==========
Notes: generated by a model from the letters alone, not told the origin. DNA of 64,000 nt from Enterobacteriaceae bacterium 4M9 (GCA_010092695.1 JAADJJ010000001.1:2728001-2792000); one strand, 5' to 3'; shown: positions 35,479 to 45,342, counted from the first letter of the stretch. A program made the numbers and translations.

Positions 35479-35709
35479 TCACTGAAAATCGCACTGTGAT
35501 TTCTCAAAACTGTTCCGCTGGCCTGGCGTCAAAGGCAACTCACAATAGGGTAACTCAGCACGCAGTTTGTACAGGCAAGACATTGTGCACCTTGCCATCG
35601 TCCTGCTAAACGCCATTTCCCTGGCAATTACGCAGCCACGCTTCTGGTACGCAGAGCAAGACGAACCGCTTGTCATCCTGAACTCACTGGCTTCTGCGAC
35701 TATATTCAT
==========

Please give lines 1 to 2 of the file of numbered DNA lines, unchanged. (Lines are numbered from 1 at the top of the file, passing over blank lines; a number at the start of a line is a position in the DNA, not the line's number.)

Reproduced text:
Notes: generated by a model from the letters alone, not told the origin. DNA of 64,000 nt from Enterobacteriaceae bacterium 4M9 (GCA_010092695.1 JAADJJ010000001.1:2728001-2792000); one strand, 5' to 3'; shown: positions 35,479 to 45,342, counted from the first letter of the stretch. A program made the numbers and translations.

Positions 35479-35709